Douala, Cameroon — Multiparty democracies, rare at the best of times in black Africa, appear to be in shorter supply following the imposition of martial law and the suppression of opposition groups in the Central African Republic.
And there are serious implications for the new Socialist government in France as well.
With tensions continuing and opposition to French troop presence in the Central African Republic apparently widening, French President Francois Mitterrand may be forced to choose among three unpleasant alternatives:
* Condoning political repression.
* Intervening again in Africa.
* Or withdrawing French troops from the only base within striking distance of Libyan positions in neighboring Chad.
The Mitterrand government has had more than enough to worry about in Africa, and not just the continuing concern over Libyans in Chad.
Although things are improving now, there were several tense weeks of strained relations between Cameroon and Gabon, two of France's most important African allies. A border dispute between Cameroon and Nigeria, which threatened to erupt into hostilities, is also quieting down.
But in Central Africa, the situation has deteriorated steadily since multiparty elections returned President David Dacko to office in April, amid charges of fraud and French interference.
At that time, President Dacko was forced to declarea "state of seige," granting the Army authorization to use force to suppress rioting students who backed his main rival, Ange Patasse. Though order was restored, opposition to Dacko became more vocal.
The catalyst for the July crackdown on political parties and the reimposition of the "state of seige" was the bombing of a movie house in Bangui, the capital, on July 14 that left four dead and 32 injured. Unexploded bombs were found soon after in the local power station and the headquarters of the mining concern providing Central Africa with most of its foreign exchange earnings.
The Central African Movement for National Liberation (MCLN), a radical group with headquarters in Tripoli, Libya, claimed responsibility for the bombing, and called for the overthrow of the Dacko government, and the withdrawal of the 1, 300 French paratroopers in the country.
The President responded by suspending the Constitution and giving the military sweeping power to maintain order. A week after the bombing, he outlawed the MCLN and issued orders to arrest its leader, Rodolphe Idi Lalla, then in Lagos, Nigeria.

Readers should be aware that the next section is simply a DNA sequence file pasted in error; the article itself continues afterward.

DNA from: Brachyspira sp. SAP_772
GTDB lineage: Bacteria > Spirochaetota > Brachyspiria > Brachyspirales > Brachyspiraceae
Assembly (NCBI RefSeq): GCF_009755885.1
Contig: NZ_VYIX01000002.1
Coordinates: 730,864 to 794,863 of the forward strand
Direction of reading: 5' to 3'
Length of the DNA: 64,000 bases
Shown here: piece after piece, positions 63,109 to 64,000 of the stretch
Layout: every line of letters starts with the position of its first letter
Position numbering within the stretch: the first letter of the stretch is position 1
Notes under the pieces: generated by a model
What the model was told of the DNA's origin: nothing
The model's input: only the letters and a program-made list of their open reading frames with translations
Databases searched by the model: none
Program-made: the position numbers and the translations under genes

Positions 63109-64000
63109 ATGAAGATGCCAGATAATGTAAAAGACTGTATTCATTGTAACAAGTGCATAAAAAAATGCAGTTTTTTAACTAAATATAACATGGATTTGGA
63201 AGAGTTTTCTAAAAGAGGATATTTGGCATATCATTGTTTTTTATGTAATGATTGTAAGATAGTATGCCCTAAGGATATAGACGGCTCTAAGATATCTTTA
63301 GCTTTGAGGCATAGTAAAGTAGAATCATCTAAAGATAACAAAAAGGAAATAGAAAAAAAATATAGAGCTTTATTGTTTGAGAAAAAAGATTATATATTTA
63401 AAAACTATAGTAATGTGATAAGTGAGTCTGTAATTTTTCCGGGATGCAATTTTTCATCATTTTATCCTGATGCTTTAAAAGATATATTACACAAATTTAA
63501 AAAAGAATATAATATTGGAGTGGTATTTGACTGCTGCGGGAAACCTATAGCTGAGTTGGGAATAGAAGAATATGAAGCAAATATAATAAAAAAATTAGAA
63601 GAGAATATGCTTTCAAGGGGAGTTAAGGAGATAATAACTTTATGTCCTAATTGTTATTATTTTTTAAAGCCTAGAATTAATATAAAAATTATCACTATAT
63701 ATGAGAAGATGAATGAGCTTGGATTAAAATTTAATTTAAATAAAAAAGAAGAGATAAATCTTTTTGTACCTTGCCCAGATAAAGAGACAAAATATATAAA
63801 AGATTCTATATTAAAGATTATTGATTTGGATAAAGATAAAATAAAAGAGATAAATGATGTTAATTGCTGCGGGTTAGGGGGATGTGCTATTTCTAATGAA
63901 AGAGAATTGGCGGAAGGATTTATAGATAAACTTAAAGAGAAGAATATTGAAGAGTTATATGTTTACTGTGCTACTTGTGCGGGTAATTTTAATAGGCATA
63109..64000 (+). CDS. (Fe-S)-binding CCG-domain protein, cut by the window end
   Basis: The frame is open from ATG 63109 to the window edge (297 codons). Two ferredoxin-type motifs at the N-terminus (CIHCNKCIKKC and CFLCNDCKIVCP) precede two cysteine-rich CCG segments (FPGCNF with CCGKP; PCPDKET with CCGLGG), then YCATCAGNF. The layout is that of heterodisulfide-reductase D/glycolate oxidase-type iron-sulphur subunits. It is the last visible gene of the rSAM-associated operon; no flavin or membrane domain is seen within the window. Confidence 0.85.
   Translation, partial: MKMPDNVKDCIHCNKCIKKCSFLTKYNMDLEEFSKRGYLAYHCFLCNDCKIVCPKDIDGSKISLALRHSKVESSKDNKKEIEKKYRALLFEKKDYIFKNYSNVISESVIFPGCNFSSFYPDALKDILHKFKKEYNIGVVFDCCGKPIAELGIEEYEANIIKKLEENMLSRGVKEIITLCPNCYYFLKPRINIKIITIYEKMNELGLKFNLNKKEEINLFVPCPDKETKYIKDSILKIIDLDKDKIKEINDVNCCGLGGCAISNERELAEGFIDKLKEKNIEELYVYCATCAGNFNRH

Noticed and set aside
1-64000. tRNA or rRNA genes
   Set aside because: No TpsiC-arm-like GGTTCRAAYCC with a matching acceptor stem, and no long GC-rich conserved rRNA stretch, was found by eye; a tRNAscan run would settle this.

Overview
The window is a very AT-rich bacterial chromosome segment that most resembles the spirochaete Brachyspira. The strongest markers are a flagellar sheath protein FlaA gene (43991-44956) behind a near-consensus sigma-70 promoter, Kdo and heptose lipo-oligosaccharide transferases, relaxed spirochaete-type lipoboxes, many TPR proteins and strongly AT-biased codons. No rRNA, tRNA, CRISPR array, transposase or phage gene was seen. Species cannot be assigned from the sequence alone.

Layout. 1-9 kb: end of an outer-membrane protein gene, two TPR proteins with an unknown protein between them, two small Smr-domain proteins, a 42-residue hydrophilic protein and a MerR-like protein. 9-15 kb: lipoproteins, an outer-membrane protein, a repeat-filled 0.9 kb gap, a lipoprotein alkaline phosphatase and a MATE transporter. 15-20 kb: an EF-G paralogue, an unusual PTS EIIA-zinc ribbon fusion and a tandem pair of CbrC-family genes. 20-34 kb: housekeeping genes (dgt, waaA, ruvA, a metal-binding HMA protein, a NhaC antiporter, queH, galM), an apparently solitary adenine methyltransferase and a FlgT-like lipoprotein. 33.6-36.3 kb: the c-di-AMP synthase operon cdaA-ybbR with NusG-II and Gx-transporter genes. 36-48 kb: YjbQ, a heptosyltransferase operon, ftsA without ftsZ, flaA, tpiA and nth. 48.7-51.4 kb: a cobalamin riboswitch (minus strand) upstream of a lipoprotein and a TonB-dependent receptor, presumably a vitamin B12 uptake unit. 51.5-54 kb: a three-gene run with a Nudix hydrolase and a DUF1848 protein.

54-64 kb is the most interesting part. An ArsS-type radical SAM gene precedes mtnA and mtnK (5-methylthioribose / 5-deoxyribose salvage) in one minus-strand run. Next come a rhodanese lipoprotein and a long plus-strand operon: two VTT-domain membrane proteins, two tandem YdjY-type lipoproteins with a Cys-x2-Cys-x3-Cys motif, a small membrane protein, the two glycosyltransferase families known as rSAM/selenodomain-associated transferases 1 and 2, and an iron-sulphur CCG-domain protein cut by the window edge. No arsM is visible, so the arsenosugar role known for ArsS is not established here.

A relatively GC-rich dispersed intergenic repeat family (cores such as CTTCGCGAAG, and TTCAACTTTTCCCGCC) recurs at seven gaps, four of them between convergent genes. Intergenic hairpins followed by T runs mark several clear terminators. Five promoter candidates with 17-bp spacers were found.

If Dacko had banned the MCLN alone, he may have weathered the storm, for Lalla has little popular support in the country and other political groups disapproved of the bombing.
(The Movement for the Liberation of the Central African People and the Ubangi Partriotic Front, which together drew 40 percent of the vote in the contested elections in March -- denounced the bombings.)
But the President suspended MLPC activity and outlawed the FPO. At the same time, an arrest warrant was issued for Abel Guene- Goumba, leader of the FPO, and Ange Patasse of the MLPC, Dacko's principal rival, was put under house arrest.
The heavy-handled measures against opposition groups and the suspension of civil liberties angered the Socialists in Paris, whose patience with Dacko is limited anyway. He assumed power in 1979, after a coup engineered by former French President Giscard d'Estaing deposed Jean-Bedel Bokassa.
CAR Prime Minister Simon-Narcisse Bozanga struck back at the Socialist Party, accusing France of "interventionism."
Dacko, in a bid to placate the French, then said in an interview with the French news agency in Bangui that the "process of democratization" that had begun with his ascension to power in 1979 would continue. But he warned that withdrawal of support could push the country to look for other friends.
"If our own friends who contributed to the downfall of Bokassa can do nothing more for us, I don't see why we wouldn't offer our hand to the devil," he said, referring to the East bloc.
Despite the promise of multiparty democracy, however, Dacko has maintained the state of seige. According to recent visitors, Army troops patrol the streets and airport, searching residents and expatriates at will.
The deteriorating political situation has put the Mitterrand government on the spot. French troops, originally sent by Mitterrand's predecessor to oust Bokassa (who had become something of an embarrassment to Paris), remain, ostensibly as a buffer against Libyan troops in Chad.
But the opposition is viewing the troops as dacko's praetorian guard. "I got a very strong feeling that the people in general are opposed to the French," said a British businessman recently back from Bangui.
However, Mitterrand, who ran against Giscard-type inter-vention in Africa, appears to have concluded, however reluctantly, that the troops must stay as a deterrent to further Libyan pushes in central or west Africa.
Whether Mitterrand can maintain the troops, distance his government from Dacko's political repression, and pressure him to restore multiparty democracy all at the same time, would appear to be a formidable first test of the Socialists' African policy.